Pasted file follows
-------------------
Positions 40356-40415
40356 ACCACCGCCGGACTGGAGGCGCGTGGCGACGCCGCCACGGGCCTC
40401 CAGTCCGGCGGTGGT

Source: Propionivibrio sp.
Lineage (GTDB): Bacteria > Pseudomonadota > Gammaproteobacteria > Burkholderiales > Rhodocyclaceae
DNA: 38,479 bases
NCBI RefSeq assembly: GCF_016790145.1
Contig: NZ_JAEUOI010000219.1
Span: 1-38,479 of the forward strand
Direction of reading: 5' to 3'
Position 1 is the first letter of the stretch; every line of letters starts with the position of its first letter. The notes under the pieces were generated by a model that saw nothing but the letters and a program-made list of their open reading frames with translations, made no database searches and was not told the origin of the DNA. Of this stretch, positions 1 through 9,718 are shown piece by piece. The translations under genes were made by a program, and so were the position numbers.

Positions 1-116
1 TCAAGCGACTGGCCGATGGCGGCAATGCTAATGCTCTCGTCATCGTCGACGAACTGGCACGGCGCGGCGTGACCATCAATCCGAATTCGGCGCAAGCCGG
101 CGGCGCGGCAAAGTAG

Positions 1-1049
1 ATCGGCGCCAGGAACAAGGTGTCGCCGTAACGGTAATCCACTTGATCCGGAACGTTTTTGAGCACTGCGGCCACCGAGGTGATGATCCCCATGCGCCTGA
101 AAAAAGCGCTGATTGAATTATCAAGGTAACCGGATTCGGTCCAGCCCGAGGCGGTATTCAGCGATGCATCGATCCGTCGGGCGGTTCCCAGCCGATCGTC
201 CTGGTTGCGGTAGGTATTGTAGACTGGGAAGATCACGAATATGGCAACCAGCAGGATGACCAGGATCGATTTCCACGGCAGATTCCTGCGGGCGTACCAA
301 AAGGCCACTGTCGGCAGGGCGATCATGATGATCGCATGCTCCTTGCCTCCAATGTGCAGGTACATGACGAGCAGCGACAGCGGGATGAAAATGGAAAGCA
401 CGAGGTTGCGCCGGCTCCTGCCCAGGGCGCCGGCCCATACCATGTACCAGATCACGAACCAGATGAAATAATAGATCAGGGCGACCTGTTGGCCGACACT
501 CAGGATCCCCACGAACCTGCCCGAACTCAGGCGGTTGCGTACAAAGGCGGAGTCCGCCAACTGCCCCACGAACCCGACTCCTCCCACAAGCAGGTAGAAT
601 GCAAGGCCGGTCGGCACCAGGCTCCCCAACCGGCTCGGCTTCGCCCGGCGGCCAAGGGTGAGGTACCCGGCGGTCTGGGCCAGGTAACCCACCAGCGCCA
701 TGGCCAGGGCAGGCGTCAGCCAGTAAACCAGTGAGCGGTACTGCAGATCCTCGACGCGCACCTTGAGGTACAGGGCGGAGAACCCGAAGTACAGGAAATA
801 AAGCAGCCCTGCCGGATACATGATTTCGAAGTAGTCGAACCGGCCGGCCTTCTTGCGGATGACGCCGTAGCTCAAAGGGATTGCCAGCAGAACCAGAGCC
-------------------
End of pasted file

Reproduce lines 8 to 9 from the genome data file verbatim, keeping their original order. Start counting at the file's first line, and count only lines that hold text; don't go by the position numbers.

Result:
Contig: NZ_JAEUOI010000219.1
Span: 1-38,479 of the forward strand